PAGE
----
While I greatly enjoyed the richness of the setting, the perfect balance between fantasy, mystery and historical fiction, the solid suspenseful plot, for me, it's Acatl and the many ways through which I could relate to him that really got me. It's a new aspect of Aliette de Bodard's fiction I was pleased to discover as in short stories, it's often difficult to demonstrate the extent of one's talent at characterization.
Highly recommended whether you enjoy mystery novels, fantasy, historical fiction, Aztec culture and solid characterization. Surely one of those describes you. I'm eagerly waiting for the next installment and hope this gets translated in French and many other languages.
Also, I'd like to mention that prior to the publication of the novel, the author posted on her blog a series of posts giving details about the historical and geographical context of the novel. Definitely worth checking out. ...more
A wonderful new voice from the Caribbean, rich and original, which will enchant you at the beginning of each story. Highly recommended for those lookiA wonderful new voice from the Caribbean, rich and original, which will enchant you at the beginning of each story. Highly recommended for those looking for something fresh and new....more
A wonderful short novel about Tupac's influence on the African-American community, what he and his lyrics represented. A smart, complex and touching pA wonderful short novel about Tupac's influence on the African-American community, what he and his lyrics represented. A smart, complex and touching portrait of racial tensions and gender issues in the early nineties. Highly recommended to all....more
A very rich and highly original narrative both in terms of world-building and themes. This is middle grade fiction at its best. I was especially amazzA very rich and highly original narrative both in terms of world-building and themes. This is middle grade fiction at its best. I was especially amazzed at how the author mixed technology with nature. So imaginative! if you were as impressed as I were with this world, I recommend Nnedi Okorafor's short story published in Clarkesworld magazine: "From the Lost Diary of TreeFrog7". The short story is not YA but it give you another perspective on this wonderfully enchanting world the author's created.
I'll definitely be reading more of this author and not only because of work this time!...more
Now this is a comics everyone should read! Not only is the main character endearing and the story touching, the author does an amazing job at taking eNow this is a comics everyone should read! Not only is the main character endearing and the story touching, the author does an amazing job at taking elements from the african american experience (Jim Crow laws, etc.) and introducing them, rewriting them in an imaginary world. this is a true work of re-appropriation that you can enjoy on various levels. ...more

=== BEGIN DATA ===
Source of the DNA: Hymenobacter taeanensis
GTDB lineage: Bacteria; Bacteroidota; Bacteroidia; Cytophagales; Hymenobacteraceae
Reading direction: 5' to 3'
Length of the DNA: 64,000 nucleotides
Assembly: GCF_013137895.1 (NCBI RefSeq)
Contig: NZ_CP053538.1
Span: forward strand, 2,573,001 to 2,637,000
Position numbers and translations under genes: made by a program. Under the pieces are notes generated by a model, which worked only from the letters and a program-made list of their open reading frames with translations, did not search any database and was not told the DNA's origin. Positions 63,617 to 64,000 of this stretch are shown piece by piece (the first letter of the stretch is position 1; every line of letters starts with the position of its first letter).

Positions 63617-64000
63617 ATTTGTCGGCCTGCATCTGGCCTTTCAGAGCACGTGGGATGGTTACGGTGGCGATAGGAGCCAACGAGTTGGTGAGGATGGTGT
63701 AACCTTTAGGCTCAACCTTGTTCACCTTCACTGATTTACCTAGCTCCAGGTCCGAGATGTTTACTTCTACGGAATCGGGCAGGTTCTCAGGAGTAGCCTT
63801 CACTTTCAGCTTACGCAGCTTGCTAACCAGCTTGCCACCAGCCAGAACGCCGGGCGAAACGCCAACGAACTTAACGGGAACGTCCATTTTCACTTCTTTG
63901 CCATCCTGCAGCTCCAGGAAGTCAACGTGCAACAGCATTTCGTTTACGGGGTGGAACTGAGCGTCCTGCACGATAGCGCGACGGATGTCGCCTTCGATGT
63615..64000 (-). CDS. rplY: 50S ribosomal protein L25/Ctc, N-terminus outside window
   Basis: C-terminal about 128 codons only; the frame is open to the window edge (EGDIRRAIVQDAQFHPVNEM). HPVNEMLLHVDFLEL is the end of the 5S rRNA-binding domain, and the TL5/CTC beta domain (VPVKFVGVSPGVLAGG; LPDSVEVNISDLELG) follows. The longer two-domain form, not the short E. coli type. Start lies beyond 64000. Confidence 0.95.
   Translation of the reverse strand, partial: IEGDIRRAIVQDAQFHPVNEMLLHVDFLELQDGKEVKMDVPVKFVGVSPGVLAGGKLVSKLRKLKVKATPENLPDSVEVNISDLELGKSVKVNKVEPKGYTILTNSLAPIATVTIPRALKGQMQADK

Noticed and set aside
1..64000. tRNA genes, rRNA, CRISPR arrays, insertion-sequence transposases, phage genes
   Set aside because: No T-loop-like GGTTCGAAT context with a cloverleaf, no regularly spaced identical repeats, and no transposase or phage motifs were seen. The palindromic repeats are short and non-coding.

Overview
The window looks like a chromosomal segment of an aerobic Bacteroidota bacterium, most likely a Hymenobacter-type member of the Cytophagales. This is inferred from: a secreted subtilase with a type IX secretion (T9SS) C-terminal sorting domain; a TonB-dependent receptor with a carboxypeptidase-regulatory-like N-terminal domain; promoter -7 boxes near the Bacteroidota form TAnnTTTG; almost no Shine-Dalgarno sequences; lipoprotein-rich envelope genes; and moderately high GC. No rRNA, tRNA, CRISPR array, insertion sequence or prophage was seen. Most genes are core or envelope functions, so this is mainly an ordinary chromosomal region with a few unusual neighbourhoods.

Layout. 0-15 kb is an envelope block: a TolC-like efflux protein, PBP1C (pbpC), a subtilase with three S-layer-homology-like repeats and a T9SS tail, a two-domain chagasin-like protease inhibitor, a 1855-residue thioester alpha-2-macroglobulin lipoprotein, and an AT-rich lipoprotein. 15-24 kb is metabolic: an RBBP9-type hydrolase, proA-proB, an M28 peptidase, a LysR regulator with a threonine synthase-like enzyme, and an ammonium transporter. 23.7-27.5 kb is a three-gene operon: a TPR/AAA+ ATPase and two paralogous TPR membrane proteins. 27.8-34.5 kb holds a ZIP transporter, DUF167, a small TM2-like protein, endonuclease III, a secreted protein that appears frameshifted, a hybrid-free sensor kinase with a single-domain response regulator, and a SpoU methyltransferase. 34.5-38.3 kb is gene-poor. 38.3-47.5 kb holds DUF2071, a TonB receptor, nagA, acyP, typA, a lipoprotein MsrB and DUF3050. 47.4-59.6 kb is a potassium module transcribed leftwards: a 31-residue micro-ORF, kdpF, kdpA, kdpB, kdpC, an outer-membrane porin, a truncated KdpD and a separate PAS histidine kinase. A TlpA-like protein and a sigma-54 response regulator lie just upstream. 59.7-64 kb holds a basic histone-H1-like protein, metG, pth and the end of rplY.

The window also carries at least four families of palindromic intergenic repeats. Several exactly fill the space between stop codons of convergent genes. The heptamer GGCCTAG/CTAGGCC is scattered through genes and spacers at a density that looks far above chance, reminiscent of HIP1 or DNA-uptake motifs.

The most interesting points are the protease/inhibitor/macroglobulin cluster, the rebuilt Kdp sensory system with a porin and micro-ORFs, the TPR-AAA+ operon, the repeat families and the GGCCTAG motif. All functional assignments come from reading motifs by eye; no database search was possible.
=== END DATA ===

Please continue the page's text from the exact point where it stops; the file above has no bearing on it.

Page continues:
After the Haitian revolution (1791-1804) which freed the island from French domination and put an end to slavery, Jean-Jacques Dessalines comes into pAfter the Haitian revolution (1791-1804) which freed the island from French domination and put an end to slavery, Jean-Jacques Dessalines comes into power and rules as a despot. When he is murdered in 1806, the country is split in two: President Pétion rules over the South while Henri Christophe, proclaimed King Henry I, rules over the North.
The play tells the story of Christophe, from his accession to the throne to his death. It tells the story of men who freed their country from slavery and ended up turning into tyrants themselves. It's a very strong and poignant tragedy about decolonization which makes a point of highlighting the ridicule of Christophe's court which only aims at imitating the courts of Europe in search of legitimacy. It's a carefully constructed and written piece of work. Some images and phrases hold a very poetic note to them and sometimes you can't help but laugh out loud though you realize how sad the whole situation actually is. You fight for your freedom, you obtain it, you manage to keep it but what then? How are you to break the circle when you only have one model of governing to choose from?
A short read, a profound reflection. A must read for all those interested in issues of race and colonialism.
Brief note: I think the play deserved a proper introduction which gave a bit more context to the story but also to the place the story held in Césaire's work instead of the long and vague back cover it got. ...more